In the mid-eighties, a young man living with his girlfriend on 2nd Street in Park Slope used to go running occasionally in Prospect Park. Today he returned to that park, via Marine One, the presidential helicopter.
Around 250 people — including lots of babies, and also lots of dogs, because Park Slope — showed up this afternoon to watch President Obama land in the Prospect Park ballfields en route to a speech at a school in Crown Heights. A double perimeter of blue police tape lining West Drive kept the spectators penned inside a designated viewing area about 400 to 500 feet away from the action, and a line of trees between the crowd and the landing site ensured that very little would be visible. Nevertheless, those waiting in the chilly fall air were mildly enthusiastic about what they were about to witness.
"It's kind of exciting," said Elaine Beery, standing with friends. "It's the closest I'll ever get. So just being here and being part of an event is interesting."
Nearby, Ray Allen ("the other one"), a music professor at Brooklyn College, agreed with Beery: "The idea that he's going to land right here in Brooklyn is kind of exciting," said Allen, who was correcting or editing a paper of some kind as he waited. "I just want to see the cool helicopters, really."
Yvette Duncan, standing with a group of stroller-wielding nannies, didn't expect to see much from her vantage point. "But it doesn't matter. I just want to be in the flow," she said. We asked if she was kind of excited. "Nah."
But William, an 8-year-old who came with his parents and sister, was brimming with anticipation. "Mmmhmm," he said when asked if he liked Obama. "And my dad does, a lot." (Imagine!) William professed to be most excited about "the CIA, and Obama's helicopter landing."
As the crowd milled around, police choppers occasionally passed by overheard, resulting in multiple false alarms. "I think they're green, yeah," one woman said to another, speculating on the real helicopters.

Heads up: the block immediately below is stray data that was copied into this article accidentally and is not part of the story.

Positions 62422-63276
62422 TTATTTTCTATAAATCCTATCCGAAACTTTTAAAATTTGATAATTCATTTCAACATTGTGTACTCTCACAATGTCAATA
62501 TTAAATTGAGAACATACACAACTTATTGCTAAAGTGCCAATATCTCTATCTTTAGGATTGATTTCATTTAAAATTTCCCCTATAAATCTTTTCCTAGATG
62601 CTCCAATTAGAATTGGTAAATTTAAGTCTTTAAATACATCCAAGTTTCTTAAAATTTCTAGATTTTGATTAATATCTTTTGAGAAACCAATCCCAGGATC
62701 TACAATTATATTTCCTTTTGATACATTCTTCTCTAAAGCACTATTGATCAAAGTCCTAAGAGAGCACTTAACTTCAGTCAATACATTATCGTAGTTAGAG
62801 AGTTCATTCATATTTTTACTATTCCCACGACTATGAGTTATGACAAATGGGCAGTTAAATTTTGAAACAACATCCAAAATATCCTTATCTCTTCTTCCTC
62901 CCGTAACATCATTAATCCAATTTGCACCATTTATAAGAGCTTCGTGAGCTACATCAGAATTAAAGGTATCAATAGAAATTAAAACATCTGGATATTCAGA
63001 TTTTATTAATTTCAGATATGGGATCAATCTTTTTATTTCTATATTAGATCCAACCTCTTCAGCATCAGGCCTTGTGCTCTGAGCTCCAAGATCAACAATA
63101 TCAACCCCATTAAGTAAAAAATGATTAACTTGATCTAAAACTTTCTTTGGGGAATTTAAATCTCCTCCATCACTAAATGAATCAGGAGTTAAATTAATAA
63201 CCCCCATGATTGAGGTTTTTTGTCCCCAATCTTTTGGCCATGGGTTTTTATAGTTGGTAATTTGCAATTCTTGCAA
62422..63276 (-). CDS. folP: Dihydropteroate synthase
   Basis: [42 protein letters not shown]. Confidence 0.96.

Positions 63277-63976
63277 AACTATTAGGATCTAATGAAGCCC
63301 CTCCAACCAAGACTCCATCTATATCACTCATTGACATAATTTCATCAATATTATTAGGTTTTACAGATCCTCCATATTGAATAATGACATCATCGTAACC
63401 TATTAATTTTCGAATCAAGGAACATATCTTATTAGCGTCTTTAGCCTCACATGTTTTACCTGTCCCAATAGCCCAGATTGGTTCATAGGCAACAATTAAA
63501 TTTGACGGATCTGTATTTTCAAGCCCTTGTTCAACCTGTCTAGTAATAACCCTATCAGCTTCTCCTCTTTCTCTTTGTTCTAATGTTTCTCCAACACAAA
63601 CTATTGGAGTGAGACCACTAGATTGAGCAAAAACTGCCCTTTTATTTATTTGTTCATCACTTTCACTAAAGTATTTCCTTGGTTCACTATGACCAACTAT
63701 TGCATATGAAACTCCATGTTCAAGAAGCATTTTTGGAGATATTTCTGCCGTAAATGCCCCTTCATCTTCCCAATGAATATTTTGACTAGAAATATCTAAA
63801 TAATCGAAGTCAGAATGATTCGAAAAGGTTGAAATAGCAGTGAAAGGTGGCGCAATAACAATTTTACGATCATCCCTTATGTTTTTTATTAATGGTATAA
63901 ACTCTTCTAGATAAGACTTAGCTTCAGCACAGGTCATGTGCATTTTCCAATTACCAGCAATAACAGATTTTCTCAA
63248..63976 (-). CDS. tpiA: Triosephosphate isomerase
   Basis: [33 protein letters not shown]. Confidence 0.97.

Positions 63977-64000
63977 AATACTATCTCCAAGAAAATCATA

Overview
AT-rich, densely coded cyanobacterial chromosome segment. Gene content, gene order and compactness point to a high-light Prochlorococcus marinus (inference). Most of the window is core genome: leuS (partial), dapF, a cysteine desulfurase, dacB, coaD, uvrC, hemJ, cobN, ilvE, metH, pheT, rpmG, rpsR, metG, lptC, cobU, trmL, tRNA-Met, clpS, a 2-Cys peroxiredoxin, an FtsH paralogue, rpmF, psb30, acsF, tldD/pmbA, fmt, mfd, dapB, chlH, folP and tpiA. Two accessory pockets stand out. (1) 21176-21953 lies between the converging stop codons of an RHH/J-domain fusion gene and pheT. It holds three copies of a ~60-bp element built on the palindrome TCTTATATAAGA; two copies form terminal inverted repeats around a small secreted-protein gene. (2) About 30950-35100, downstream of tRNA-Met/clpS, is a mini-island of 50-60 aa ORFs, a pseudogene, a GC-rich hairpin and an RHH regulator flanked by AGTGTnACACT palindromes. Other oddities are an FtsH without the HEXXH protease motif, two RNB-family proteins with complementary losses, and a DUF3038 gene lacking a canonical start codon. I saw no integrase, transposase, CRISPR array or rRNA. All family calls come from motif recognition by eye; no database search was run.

And then, there they were, the president's helicopter and the helicopters of his entourage, kicking up dirt as they landed, one after the other. You couldn't see much through the trees, but they were definitely helicopters, that was for sure. Smartphones were raised; necks were craned. A couple of girls squealed.
Only a few minutes later, the motorcade whizzed by. Some onlookers claimed to have seen Obama waving. Others said they saw his silhouette in the limo's window. Personally, we have no idea which of the two identical-looking limos Obama was riding in, which is by design.
With Obama now speeding off toward his next stop, the crowd immediately began dispersing. A man by the name of McKensie, with posters of Obama adorning his torso, stuck around to chat with another Obama fan who had brought a poster of her own.
McKensie unfurled a Jamaican newspaper with Obama and the Jamaican prime minister on the cover. "I want him to come to Jamaica, meet the Prime Minister of Jamaica," he said. He had been waiting since 11 a.m., one of the first people to show up. "It was well worth it," he said. "I would have waited all night just to see it."
William was satisfied as well. "Awesome," he told us as he was leaving the park. He not only got to see the helicopters, but he waved at the president, too. "Those cops were going really fast," he added.